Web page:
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Agronomy Journal Abstract -

Early Season Ethephon Application Effects on Cotton Photosynthesis


This article in AJ

  1. Vol. 85 No. 4, p. 821-825
    Received: June 19, 1992

    * Corresponding author(s):
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  1. W. T. Pettigrew ,
  2. J. J. Heitholt and
  3. W. R. Meredith Jr.
  1. USDA-ARS, Cotton Physiology and Genetics, P.O. Box 345, Stoneville, MS 38776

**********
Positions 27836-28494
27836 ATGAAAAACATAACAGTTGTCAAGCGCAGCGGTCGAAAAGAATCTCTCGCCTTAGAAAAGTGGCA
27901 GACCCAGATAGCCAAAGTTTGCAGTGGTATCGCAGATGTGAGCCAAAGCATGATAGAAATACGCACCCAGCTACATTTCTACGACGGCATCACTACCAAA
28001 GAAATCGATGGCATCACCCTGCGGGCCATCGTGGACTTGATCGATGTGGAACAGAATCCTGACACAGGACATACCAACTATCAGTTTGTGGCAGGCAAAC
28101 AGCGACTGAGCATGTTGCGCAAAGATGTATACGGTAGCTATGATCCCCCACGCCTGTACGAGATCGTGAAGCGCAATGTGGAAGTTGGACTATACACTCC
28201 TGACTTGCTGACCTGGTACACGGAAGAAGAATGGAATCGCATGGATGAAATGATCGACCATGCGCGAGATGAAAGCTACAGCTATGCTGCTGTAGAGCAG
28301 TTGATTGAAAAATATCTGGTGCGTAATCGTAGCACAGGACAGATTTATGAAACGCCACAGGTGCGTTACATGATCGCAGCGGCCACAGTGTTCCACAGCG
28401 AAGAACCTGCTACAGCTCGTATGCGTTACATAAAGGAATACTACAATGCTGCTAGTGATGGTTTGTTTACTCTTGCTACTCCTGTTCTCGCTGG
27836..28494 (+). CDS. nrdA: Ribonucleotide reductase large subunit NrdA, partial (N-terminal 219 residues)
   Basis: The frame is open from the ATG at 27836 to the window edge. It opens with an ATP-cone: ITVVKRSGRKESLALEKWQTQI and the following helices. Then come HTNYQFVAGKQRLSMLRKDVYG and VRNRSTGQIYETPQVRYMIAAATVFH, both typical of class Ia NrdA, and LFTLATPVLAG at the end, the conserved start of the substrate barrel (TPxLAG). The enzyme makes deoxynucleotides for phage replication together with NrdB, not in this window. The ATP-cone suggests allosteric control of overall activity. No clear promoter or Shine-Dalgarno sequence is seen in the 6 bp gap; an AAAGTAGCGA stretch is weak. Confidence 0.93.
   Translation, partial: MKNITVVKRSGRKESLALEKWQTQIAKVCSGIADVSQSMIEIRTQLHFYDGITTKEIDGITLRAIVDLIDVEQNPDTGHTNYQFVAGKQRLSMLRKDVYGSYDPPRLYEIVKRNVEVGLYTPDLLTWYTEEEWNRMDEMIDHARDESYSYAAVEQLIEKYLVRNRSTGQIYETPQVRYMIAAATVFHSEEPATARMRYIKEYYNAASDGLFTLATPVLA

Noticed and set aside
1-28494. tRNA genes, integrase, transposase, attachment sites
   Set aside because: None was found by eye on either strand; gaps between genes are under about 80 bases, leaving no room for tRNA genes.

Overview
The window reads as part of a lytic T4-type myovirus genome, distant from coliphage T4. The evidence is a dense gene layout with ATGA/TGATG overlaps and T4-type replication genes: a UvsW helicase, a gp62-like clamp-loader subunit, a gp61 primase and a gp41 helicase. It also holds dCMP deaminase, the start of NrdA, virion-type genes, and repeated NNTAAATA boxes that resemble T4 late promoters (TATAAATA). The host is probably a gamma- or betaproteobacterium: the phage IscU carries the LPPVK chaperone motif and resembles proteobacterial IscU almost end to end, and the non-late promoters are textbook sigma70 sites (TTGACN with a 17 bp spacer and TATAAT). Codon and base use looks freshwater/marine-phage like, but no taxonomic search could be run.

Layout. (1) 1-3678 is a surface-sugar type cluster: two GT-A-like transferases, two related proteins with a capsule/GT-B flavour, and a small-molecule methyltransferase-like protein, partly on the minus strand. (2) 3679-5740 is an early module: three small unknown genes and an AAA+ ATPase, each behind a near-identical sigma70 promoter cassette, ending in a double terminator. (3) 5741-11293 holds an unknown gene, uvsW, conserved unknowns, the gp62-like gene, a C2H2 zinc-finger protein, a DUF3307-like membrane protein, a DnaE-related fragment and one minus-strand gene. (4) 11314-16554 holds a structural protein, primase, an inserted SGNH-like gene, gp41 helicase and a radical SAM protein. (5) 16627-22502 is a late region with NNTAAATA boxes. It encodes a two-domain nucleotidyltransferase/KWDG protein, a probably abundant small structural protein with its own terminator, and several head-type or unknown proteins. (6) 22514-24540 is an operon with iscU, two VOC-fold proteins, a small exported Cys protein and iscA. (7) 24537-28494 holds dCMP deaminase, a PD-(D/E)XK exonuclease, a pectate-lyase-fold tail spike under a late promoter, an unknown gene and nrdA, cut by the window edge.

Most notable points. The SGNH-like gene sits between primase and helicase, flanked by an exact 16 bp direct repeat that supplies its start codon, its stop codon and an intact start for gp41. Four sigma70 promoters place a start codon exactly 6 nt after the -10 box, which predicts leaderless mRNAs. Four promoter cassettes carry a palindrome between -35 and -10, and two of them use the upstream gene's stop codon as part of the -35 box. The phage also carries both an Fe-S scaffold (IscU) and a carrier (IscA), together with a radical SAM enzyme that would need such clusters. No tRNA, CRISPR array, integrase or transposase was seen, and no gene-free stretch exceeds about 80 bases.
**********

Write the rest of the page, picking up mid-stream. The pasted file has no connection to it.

Cotton (Gossypium hirsutum L.) can compensate for a limited amount of early floral bud (square) loss induced by early ethephon ethephon [(2-chloroethyl)phosphonic acid] application, but ethephon has been found to alter the photosynthetic process in many species. A field study was conducted in 1989 and 1990 to determine how early season ethephon application affected cotton photosynthesis throughout the growing season. Early season squares were removed by hand or induced to abscise with a spray application of 0.28 kg ha−1 ethephon. Dry matter harvests were collected and light-saturated leaf CO2 exchange rates (CER) measured periodically throughout both growing seasons. Concentrations of leaf chlorophyll, soluble protein, ribulose-1,5-bisphosphate carboxylase-oxygenase (Rubisco), and thylakoid proteins CP1 and light harvesting complex along with the specific leaf weights were periodically determined on leaves tested for CER. The net assimilation rate was 13 to 17% lower in the ethephon-treated plots directly after treatment application in both years. In 1990, leaf CER was 15% lower in the ethephon-treated plants than either the check or hand-removal treatments 2 d after treatment application, but was 5% greater than the two other treatments 13 d later. Stomatal conductance of the ethephon-treated plants was 23% lower during the period of lower CER and net assimilation rate, but the internal CO2 concentration was unchanged, suggesting depressed photosynthetic activity in the chloroplasts, in addition to stomatal closure. Other than the 1- to 2-wk period after treatment application, CER was unaffected by treatments. Perhaps superior carbohydrate partitioning or remobilization is more important than elevated photosynthesis in compensating for early square loss.

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